The ways people define themselves formed a central axis of the programme. Dr. Turner’s Mental Home (Dora Carrington/Beacus Penrose, UK, 1929) displays the paranoia and distrust of psychoanalysis at the beginning of the century, while Thine Inward-Looking Eyes (Thad Povey, USA, 1993) looks again at early images of psychoanalysis to question filmic expectations. The abundance of self-evaluation in the West is reflected in Apologies (USA, 1990) where filmmaker Anne Robertson attempts to exorcise her compulsive feeling of guilt by apologising for everything, from her coffee addiction to forgetting to record sync sound and being unable to remember what she was apologising for. The emergence of video art in former Soviet countries saw a different type of self-definition. In her video A Loser (Estonia, 1997), Kai Kaljo introduces herself as an Estonian female artist to a soundtrack of canned laughter.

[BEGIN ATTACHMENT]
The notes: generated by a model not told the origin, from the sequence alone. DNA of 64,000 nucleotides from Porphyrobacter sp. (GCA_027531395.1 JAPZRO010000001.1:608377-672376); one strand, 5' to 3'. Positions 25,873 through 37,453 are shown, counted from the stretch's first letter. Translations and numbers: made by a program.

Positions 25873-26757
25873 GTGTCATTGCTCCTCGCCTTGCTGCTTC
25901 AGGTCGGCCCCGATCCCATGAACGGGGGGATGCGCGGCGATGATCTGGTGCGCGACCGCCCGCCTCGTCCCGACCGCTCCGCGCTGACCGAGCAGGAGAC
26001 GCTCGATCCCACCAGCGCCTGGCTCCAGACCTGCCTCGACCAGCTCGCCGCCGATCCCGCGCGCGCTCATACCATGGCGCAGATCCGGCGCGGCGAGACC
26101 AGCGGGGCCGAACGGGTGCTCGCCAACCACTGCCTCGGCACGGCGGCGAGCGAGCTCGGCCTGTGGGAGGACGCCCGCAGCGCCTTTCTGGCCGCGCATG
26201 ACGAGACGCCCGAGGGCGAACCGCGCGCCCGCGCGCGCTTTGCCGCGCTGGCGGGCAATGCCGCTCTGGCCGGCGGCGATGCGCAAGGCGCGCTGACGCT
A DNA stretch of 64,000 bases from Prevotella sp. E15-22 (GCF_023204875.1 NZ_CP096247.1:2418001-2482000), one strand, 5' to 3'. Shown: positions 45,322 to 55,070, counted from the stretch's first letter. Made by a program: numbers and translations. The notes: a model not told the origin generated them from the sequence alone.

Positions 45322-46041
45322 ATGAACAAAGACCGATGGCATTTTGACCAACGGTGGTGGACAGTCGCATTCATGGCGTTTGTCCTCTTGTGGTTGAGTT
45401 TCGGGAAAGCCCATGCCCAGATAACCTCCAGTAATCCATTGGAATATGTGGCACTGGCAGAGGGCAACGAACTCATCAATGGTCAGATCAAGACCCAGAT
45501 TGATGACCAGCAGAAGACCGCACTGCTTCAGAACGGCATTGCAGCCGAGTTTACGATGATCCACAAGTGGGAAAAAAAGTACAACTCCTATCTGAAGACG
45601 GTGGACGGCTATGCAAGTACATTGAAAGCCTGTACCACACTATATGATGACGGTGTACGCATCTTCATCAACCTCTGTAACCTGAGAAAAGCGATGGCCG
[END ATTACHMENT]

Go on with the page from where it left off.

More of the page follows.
umbrella-michail-kobakhidze.jpgUmbrella, 1966

The programme’s subtitle, The Self and the Other, also relates to mans’ relationship to animals. George Reys’ excellent The Chewing Cow (France, 1970) crystallises our relationship to animals in a single shot of a cow. The complete passivity of the cow is broken when it spots the camera and becomes aware of the human gaze and subsequently of itself. This devastating moment of realisation seems to carry the potential for man to upset the natural order of the world. Man’s intrusion into the animal kingdom flows throughout the programme, from the horrendous experiments in Experiments in the Revival of Organisms (D. I. Yashin, USSR/USA, 1940) [1] an educational featuring a revived dogs head and the totalitarian Lord of the Flies (discussed later), to films like Cape of the Brown Flier (Izja Gersteijn, Kazakhstan/USSR, 1966) which show the co-dependency of man and animal rendered as a single family. And finally William Wegman’s brilliant collaborations with his artistic partner, the dog Man Ray, in a series of droll video performances including Dog Duet (1975, USA) and Spelling Lesson (1973, USA).